If you've been watching the TV ads with the PC and Apple guys going head to head on Mac vs. Vista, you might be surprised to learn that Microsoft offers its own product that's nearly indispensable for some Mac users. Office for Mac is used by about 50 percent of all Mac owners and is a big profit maker for Microsoft. Its files are fully compatible with the Windows version of Office, eliminating the problems of opening attachments and reading files that plagued the Mac in its early years. An entirely separate group from the Office for Windows team developed the product, but both teams collaborated to ensure compatibility.
This year's CTIA show in Las Vegas, held April 1-3, had 1,200 exhibiting companies and more than 40,000 attendees from 125 countries.
Fujitsu has introduced the smallest scanner ever to read both sides of a page and feature an automatic document feed.
This past week, the Travel Goods Show, the industry's annual trade show, was held at the San Diego Convention Center.
I'm sitting on a comfortable chair with a new device in my hands from a San Diego company of the same name. It's called Chumby, a cute name for an equally cute little product. It looks unlike anything I've seen before, sort of a small softball-sized leather beanbag with a 3.5-inch color screen just begging to be picked up. You wouldn't know that it's a tiny, but powerful computer.
Thin and light notebooks are not new, but they've recently become big news with the introduction of Apple's new MacBook Air and Lenovo's new ThinkPad X300. Sony, Toshiba and Fujitsu have had models with similar weights and dimensions, albeit with more compromises, but haven't captured the attention that these products have. I've been using the X300 and the Air for two weeks and like them both. Since they each use a different operating system, they really don't compete with one another, but it's interesting to see the vastly different approaches taken.
This is an amazing time for new gadgetry of all sorts -- everything from flat panel TVs to printers to digital cameras to computers. But along with the rapid advances are much shorter product lives. Many of us are on to our third printer or second flat-panel TV. In fact, we purchased 22 million computers last year, and will buy 32 million digital TVs in 2008.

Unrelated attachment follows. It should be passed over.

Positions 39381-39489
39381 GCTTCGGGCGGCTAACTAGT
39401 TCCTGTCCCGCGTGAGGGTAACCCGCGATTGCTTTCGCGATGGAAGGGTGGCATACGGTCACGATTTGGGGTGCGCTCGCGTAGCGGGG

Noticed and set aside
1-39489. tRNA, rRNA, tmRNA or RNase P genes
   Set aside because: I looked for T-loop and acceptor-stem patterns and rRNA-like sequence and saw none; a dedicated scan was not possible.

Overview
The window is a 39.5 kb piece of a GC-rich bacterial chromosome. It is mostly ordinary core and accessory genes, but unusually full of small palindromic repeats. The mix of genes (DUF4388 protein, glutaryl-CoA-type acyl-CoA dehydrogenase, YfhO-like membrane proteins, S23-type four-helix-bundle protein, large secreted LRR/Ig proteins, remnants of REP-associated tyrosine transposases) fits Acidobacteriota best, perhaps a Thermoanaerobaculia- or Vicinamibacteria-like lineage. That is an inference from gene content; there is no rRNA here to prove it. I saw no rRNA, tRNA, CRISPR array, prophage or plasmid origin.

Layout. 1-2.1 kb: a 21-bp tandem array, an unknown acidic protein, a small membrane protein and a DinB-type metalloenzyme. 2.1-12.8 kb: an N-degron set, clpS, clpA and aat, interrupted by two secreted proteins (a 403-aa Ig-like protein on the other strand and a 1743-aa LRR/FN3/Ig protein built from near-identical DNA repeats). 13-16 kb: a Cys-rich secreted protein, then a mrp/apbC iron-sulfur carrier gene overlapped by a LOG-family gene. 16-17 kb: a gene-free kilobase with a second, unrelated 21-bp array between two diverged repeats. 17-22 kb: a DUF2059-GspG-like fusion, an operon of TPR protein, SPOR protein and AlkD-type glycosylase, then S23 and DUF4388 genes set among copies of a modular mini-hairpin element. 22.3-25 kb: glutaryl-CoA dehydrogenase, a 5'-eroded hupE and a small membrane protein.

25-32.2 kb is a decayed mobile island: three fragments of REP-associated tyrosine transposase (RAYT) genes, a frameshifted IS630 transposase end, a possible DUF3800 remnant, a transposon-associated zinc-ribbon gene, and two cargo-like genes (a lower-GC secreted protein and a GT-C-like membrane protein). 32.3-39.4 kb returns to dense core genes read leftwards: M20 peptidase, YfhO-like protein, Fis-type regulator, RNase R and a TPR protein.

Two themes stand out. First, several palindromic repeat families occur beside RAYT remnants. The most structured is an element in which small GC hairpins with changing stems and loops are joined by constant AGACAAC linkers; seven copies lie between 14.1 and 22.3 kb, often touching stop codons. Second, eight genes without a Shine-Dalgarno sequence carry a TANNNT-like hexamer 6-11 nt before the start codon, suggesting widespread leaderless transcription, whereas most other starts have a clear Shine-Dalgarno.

It's never been easier or more affordable to back up your computer online. You have insurance for most things, why not for all your files, photos, music and important documents as well? You never know when your hard drive will fail or your computer will be lost or stolen.
While many companies make universal remote controls designed to combine all your separate remotes into one, few are both easy to set up and simple to use. Many of them are so complex that you need an audio-video specialist to program in the settings.
Microsoft vs. Google
We've grown up reading magazines such as Popular Science that predicted robots would cook us dinner, fetch our newspapers and vacuum our homes.
At both MacWorld and CES, scores of companies were showing all sorts of accessories for the home, office and car. They were striving to create products that you never knew you needed, but once you buy, you can't do without.
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Phil Baker is an expert in new product development and market development for large and small companies. He has held senior product development and marketing positions with Apple, Polaroid, Seiko, Proxima, ...About the author